The Micromobility Phenomenon
In another line of research, Chow has recently been working in the area of micromobility, a category of transit comprising e-scooters, mopeds, bicycles and the like, that has grown in popularity in cities around the world. In fact, Chow's recent research coincides with a current pilot e-scooter program in New York City.
Acknowledging the rapid growth of e-scooter adoption, the NYU researchers looked specifically at the role that these vehicles play for the first and last mile in connecting travelers to public transit. The results support a relationship between how people use public transit and e-scooters, which bodes well for them reducing the number of cars in urban environments.
NYU researchers discovered in their data analysis that one way that e-scooters will reduce cars is that fewer people will use carpooling from public transit hubs. The substitution of e-scooters for carpooling means that there might be less people dropping other people off because there will be e-scooters available. Taxis were also another mode of transport that looked to be displaced by e-scooters, albeit to a smaller extent.
"This means that there'll be less need for vehicles, at least for short-distance trips," said Chow. "What we could witness in the long term might be a shift in the mode distribution by distance. For short-distance trips, you'll see e-scooters insert themselves into that spectrum."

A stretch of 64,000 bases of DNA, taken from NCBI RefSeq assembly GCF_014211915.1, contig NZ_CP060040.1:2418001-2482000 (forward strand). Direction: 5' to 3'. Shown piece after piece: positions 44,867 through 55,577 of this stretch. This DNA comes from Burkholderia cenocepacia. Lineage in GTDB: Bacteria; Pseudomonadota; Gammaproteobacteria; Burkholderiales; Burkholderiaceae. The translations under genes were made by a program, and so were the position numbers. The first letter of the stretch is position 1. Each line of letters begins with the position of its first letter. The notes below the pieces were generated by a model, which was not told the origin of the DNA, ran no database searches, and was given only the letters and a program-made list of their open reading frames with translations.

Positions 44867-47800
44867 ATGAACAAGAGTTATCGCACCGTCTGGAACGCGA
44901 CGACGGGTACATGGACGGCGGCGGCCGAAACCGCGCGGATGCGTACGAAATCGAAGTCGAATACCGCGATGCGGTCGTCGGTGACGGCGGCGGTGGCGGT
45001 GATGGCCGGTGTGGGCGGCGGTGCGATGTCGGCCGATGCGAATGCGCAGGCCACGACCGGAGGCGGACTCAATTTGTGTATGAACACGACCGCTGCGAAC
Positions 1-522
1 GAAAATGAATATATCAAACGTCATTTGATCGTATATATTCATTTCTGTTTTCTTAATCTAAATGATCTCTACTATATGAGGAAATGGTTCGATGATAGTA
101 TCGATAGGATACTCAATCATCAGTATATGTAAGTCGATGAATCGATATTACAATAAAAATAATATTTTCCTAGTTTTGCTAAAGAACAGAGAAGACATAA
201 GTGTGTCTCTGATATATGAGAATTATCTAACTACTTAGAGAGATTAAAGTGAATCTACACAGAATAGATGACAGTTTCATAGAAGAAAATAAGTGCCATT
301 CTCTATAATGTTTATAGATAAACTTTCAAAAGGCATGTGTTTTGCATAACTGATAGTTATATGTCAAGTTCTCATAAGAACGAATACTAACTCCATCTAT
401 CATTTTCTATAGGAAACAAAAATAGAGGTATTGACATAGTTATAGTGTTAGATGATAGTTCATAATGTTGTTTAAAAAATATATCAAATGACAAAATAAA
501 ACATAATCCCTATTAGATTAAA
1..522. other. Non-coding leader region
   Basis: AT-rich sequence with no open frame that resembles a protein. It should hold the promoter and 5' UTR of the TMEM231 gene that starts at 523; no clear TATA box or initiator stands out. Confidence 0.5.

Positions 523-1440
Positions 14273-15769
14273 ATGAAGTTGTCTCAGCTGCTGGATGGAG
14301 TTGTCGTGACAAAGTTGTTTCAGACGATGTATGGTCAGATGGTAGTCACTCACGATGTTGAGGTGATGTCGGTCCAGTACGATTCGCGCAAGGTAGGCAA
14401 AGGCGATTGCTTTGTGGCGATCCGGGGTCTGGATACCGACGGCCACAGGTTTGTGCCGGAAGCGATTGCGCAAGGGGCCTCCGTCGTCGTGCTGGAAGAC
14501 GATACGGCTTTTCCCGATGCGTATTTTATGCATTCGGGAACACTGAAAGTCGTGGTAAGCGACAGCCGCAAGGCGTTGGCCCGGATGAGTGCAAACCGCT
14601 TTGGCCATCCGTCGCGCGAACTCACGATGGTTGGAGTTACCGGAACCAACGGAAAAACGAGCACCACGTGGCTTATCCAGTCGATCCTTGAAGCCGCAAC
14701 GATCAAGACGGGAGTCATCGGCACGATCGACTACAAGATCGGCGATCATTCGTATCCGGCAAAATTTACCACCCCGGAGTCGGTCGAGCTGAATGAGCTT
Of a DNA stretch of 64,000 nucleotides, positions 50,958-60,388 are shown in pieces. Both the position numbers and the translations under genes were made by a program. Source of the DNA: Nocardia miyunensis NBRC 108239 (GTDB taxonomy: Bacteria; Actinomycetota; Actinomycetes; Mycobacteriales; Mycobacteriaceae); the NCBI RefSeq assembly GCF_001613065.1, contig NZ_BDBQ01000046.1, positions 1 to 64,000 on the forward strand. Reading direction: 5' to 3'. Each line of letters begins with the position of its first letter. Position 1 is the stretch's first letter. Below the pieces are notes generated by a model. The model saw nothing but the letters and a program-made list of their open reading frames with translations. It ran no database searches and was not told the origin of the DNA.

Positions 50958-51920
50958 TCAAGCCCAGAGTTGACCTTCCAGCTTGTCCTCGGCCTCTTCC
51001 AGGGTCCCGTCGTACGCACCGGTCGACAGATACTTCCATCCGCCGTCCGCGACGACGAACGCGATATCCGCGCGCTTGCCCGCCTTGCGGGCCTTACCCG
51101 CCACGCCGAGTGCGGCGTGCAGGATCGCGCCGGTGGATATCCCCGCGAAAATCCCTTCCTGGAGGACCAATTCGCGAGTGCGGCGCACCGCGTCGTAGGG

Micromobility, electric bikes, and EVs are among the topics tackled by researchers at the C2SMART Center at the NYU Tandon School of Engineering.Karl Philip Greenberg
Chow recognizes that in the future there still will be a strong dependency on automobiles when used in conjunction with conventional fixed rail transit. However, he believes this might change if transit agencies consider running more on-demand services and micromobility. "In the long term, I think this would help to reduce the car and vehicle miles traveled, which would help to reduce congestion and greenhouse gas emissions," he added.
While micromobility is a phenomenon currently taking hold in cities around the world, there's another emerging service called Mobility-as-a-Service (MaaS), in which a platform provider forms a single gateway to process multiple different options of trips into just different packages that people can purchase. This service is somewhat akin to how airlines have evolved, according to Chow.
"Years ago, it was just individual airlines competing with each other," explained Chow. "But nowadays, when you book a trip, that single trip might be operated by three different airlines. As we head towards that in our public transit, I think there will be a bigger role to manage the demand through pricing and then try to make it more equitable for people."
Along these lines, Chow highlighted the work his team has done with Italian start-up, NEXT Future Transportation, which offers modular, self-driving modules that look somewhat like a bus divided into smaller pods. This particular solution addresses one of the main problems in public transit of needing one or more transfers to get to your destination. This technology essentially allows passengers to transfer within the vehicle and then they can disband and go separate ways to be dropped off where they need to go. Chow's lab has studied methods to operate such systems as a transit service, including a recent award from the National Science Foundation.
"Imagine a bracelet, and the different links in the bracelet are algorithmically programmed to go the last mile to a different neighborhood," explained Chow. "You just go to the link in the bracelet that'll take you to your neighborhood based on where you want to go, but you're going to go with other people who are going to that area."